Why is it obvious? Because you, and others like you, feel fear? This will hardly be sufficient evidence to motivate the majority of humans to abandon their cultural identity.

We ignore this principle to our peril, (According to who?)but why do we ignore it? (Because it is instinctive within us)Who is it that promotes this divisiveness? (Well, here in the U.S. today, it is the Socialist Democrats promoting divisiveness, but many others promote it in other countries for their own political purposes also)Is it the majority of most of the populations of countries in which this malignancy exists? It most certainly does not seem to be. (Right. It is usually the ruling power because it is easier to rule when people are fighting among themselves)When honest polling is done it turns out that the majority of people wish for more cooperation and less strife in the world. So whose interests are served by the promulgation of us/them mentality? Answer that question and perhaps you'll see just how much of a false narrative it is." (I repeat: It is usually the ruling power because it is easier to rule when people are fighting among themselves. And the narrative of Nationalism isn't false if it is practiced by all the people of the Earth.)

We should look to the past to learn from it, not destroy our future because of it — FounDit
Topic: last vs continue
Posted: Sunday, August 18, 2019 11:59:29 AM
ullas84 wrote:
what is the difference in meaning between ''last'' and ''continue''?

A1)The meeting lasted until lunchtime.

A2)The meeting continued until lunchtime.

B1)The trial lasted for six days

B2)The trial continued for six days

Are sentence A1 and A2 and B1 and B2 in the same meaning ?(even in nuance?)

Are they interchangeable?

In AmE, both are often used interchangeably with little to no difference in meaning.

In B1 and B2, however, it would be understood that there would be pauses for such things as meals and sleep during the six days.

We should look to the past to learn from it, not destroy our future because of it — FounDit
Topic: What causes air pollution? / What cause air pollution?
Posted: Sunday, August 18, 2019 11:47:09 AM
onsen wrote:

A. What causes air pollution?
B. What cause air pollution?
(self-made sentence)

One who supposes there’s one cause may use A while one who supposes there are more than two causes may use B.
Which will one use if one doesn’t have such knowledge as one cause or more than two causes?

Thank you.

It doesn't make any difference if there is one, or if there are many causes. Both of these ideas can be covered if you ask, "What causes air pollution?" The answer can be one thing, or many things.

We should look to the past to learn from it, not destroy our future because of it — FounDit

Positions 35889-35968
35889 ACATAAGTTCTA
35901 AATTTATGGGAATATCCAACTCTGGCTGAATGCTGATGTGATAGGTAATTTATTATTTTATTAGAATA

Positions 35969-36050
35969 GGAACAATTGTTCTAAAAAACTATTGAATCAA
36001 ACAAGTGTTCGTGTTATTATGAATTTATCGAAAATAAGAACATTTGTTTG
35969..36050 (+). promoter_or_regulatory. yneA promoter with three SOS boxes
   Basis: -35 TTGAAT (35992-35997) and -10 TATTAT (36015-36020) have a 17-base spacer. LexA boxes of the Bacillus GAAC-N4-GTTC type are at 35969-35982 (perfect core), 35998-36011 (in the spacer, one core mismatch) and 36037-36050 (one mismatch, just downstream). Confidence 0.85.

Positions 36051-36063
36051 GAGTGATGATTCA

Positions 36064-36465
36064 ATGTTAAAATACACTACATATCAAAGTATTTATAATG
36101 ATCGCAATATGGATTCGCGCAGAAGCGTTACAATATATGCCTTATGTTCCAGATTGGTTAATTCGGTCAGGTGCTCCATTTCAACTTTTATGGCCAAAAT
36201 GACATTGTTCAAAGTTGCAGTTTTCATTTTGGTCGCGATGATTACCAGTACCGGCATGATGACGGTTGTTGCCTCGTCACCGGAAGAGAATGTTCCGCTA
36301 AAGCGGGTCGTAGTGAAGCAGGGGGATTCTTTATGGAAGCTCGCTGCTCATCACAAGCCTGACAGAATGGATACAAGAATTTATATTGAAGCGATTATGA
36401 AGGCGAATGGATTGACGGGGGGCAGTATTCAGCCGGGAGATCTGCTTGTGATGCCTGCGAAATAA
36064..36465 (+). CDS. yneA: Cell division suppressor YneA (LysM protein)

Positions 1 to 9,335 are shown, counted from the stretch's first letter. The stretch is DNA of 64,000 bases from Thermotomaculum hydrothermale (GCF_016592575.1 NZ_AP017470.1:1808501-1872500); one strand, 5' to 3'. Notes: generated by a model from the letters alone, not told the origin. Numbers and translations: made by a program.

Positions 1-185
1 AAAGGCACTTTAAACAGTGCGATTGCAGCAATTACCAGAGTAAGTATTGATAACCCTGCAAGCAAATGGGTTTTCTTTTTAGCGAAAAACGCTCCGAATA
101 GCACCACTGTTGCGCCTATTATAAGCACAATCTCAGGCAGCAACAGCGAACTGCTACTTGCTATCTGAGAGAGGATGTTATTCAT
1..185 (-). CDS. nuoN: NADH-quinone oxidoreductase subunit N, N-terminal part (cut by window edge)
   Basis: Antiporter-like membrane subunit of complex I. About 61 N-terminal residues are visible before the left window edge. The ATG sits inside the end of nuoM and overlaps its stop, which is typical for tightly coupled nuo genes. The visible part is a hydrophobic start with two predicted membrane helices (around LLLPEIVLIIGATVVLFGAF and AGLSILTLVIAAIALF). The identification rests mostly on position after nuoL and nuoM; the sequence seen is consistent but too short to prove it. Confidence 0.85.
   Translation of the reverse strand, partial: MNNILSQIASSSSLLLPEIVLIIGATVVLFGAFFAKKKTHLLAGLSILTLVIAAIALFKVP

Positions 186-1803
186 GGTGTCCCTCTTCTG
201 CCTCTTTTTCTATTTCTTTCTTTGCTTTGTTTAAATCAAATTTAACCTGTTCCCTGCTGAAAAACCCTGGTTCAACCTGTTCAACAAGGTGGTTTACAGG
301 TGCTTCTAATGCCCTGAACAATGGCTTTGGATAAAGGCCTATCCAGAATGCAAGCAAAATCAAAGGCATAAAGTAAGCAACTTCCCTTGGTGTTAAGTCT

Topic: to exploit
Posted: Sunday, August 18, 2019 11:44:43 AM
navi wrote:
Which are correct:

1) He was killed to keep him silent. Okay.
2) He was killed to be kept silent. No. It makes little sense because he can't be actively "kept" silent once dead.

3) He was killed to keep silent. Needs "him".
(meaning: He was killed so that he would keep silent)

4) He was killed in order to keep him silent.
5) He was killed in order to be kept silent. No. Same as above. Once dead, he can't be "kept" silent because "kept" is active and on-going.

6) He was kidnapped to toil as a slave.
7) He was kidnapped to be worked as a slave. Okay because you have stated the purpose.

8) He was kidnapped to exploit as a slave.
No. This says he is a slave who exploits others. He isn't to exploit, he is to be exploited.


We should look to the past to learn from it, not destroy our future because of it — FounDit
Topic: as/like/what
Posted: Sunday, August 18, 2019 11:29:49 AM
zhonglc2020 wrote:
Hello everyone,

1. Twelve is to three _______ four is to one. (1998)
A. what
B. as
C. that
D. like
Key what
2. Intellect is to the mind ______ sight is to the body. (2001)
A. what
B. as
C. that
D. like
Key what
Source: they are from test papers for English majors, China.

I think the keys to both 1 and 2 are,

What do you think?

I would use "as" most often, and perhaps "like", but I don't like "what" and wouldn't use that word.

Many many thanks.

We should look to the past to learn from it, not destroy our future because of it — FounDit
Topic: Flaw
Posted: Sunday, August 18, 2019 11:23:36 AM
Atatürk wrote:
Colonists thought the ecosystem “badly flawed” because it lacked the wildlife to which they were accustomed, and so stocked the country with deer, rabbit and pheasant to provide favorite foods, foxes for hunting, and a wide variety of other species for sheer familiarity.

Should it not be "was badly flawed"? Can flaw be used as an intransitive verb?

In the sense that it is judged to be imperfect. A flawed diamond has imperfections in it. But a flawed diamond is not thought of as being deliberately flawed as an action.

Saying the ecosystem "was badly flawed" could be thought of as being deliberately damaged by action (although most native speakers would understand this is not what is meant). Saying the colonists thought the ecosystem "badly flawed" would be understood to mean it was found to be in this condition naturally.

We should look to the past to learn from it, not destroy our future because of it — FounDit